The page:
Addressing poverty is a daunting task. Firstly there are a number of reasons why poverty exists. These include environmental factors, lack of access to natural resources like fresh water, hunger, social inequality, lack of education, lack of access to healthcare and lack of employment opportunities.
I believe that there are a few fundamental things that, if addressed, will improve the lives of many of those living in poverty. These key factors include education, healthcare, food and shelter.
One of the other forms of poverty is energy poverty. What this term refers to is the lack of access to energy which results in the use of kerosene and other forms of fuel which have health impacts on those that use it.
The World Economic Forum states that “Access to energy is fundamental to improving quality of life and is a key imperative for economic development. In the developing world, energy poverty is still rife. Nearly 1.6 billion people still have no access to electricity, according to the International Energy Agency (IEA).”
This is something that I experienced first-hand when I visited India in 2004. So many hours of the day were spent without electricity. Many businesses would have to operate their own diesel generators which have their own environmental problems, such as air pollution.
There is one organisation though that is aiming to change that: Pollinate Energy (http://pollinateenergy.org/about/). I first heard of Pollinate Energy through one of its founders who is a friend of a friend! She is one of the founders of this organisation which is aiming to end energy poverty in India through locally manufactured and affordable clean energy solutions. Their current program is to provide solar lights in homes thereby eliminating the use of Kerosene. We all take for granted that we can switch on a light and are able to see and work and operate. Many people do not have this luxury and these are the people that Pollinate Energy want to help.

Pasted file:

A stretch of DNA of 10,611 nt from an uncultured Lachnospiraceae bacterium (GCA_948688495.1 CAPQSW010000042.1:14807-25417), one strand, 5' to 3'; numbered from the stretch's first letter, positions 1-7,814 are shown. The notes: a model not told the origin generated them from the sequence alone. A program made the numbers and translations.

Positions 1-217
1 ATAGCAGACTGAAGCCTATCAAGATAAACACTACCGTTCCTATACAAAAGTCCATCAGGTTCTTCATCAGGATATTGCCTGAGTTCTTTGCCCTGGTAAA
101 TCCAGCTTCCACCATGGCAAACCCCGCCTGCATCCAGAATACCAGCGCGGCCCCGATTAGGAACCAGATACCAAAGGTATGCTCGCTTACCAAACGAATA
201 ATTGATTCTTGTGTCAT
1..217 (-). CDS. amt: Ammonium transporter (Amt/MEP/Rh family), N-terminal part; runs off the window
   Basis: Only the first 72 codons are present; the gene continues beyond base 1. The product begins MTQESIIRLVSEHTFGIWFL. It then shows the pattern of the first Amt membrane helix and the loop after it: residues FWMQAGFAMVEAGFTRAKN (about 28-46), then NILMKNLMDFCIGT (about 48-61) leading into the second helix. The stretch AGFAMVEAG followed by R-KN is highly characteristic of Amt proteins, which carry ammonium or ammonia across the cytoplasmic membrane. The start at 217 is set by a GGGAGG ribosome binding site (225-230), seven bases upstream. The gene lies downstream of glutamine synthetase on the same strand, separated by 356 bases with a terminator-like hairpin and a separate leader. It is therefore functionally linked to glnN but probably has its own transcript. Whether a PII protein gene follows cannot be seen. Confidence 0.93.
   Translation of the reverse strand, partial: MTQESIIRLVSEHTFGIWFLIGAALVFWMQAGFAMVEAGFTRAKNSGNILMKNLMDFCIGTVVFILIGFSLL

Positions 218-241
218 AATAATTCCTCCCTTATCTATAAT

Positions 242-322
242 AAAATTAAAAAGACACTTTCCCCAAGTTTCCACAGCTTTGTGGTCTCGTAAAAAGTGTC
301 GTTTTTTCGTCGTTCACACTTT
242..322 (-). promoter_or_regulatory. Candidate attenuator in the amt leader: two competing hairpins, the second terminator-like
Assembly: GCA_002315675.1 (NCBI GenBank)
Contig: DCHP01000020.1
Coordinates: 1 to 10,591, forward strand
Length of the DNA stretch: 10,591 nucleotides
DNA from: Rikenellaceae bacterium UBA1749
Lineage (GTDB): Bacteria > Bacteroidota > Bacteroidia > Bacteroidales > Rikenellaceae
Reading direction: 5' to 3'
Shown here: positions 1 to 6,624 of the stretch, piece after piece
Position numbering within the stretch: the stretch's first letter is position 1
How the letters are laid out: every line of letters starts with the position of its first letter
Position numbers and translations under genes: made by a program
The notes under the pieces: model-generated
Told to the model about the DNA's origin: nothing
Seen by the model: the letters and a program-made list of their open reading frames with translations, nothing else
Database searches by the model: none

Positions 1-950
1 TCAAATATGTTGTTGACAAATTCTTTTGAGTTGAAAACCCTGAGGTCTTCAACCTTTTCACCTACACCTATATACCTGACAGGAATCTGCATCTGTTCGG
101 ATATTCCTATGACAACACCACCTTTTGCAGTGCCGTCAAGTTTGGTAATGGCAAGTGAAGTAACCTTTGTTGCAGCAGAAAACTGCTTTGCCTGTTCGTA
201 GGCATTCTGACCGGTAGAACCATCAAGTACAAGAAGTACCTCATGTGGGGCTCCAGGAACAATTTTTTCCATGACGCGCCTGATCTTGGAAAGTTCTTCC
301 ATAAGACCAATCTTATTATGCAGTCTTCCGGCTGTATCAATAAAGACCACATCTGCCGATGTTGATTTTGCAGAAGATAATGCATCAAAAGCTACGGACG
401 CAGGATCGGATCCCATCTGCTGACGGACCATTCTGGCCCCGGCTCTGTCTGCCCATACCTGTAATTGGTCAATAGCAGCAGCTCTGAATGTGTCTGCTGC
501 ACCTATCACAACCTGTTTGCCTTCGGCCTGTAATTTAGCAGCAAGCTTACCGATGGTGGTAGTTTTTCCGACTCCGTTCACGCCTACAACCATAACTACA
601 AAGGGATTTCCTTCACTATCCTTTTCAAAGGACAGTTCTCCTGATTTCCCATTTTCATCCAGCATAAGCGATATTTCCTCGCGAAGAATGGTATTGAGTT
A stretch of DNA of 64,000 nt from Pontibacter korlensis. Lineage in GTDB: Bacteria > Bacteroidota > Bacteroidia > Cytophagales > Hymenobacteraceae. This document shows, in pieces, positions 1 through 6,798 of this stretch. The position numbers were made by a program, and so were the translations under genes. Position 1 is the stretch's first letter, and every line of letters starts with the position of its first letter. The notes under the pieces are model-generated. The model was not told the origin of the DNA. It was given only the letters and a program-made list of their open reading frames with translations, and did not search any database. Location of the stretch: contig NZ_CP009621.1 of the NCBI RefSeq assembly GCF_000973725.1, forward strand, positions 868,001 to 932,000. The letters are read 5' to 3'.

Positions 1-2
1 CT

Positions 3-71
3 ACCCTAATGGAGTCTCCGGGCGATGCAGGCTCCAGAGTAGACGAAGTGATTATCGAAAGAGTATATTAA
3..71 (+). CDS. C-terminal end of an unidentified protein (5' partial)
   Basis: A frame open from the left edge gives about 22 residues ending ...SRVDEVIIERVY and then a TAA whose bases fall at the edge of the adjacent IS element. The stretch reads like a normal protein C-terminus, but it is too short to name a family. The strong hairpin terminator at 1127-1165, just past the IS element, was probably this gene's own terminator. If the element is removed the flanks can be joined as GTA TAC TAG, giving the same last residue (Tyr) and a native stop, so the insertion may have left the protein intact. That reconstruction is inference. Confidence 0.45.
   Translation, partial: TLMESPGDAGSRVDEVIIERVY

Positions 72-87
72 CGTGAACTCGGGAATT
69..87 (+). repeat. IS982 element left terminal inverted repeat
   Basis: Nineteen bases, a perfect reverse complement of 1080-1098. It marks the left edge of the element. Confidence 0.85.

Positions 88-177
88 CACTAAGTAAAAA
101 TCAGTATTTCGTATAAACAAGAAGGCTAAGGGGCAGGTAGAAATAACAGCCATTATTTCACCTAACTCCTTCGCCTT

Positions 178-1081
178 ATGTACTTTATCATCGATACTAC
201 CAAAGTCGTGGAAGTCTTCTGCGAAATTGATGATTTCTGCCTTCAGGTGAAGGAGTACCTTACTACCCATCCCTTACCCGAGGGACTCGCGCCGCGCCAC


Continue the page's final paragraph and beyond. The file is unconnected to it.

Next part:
What I love about this initiative is that they are working with employing people from the local community and providing them a business opportunity to sell these solar lights to households in their community. They are therefore addressing a number of things that lead to poverty: employment, energy and health.
I also love that they want to share their passion and knowledge with other like-minded people through their Young Professionals Program. The Young Professional Program is aiming to foster future leaders through a two week program based in Bangalore, India.
If you would like to know more and to participate in the Young Professional Program, please go to: http://pollinateenergy.org/our-programs/ypp/ and sign up! Entries close 25 June.
The Barefoot College in India goes further than this. They train the women of the village t make, install, and maintain solar energy panels that generate electricity for the households. That are doing the same in parts of Africa.
Unite to Light has a factory in India. Local people are employed to make small solar reading lights that are then distributed within the country.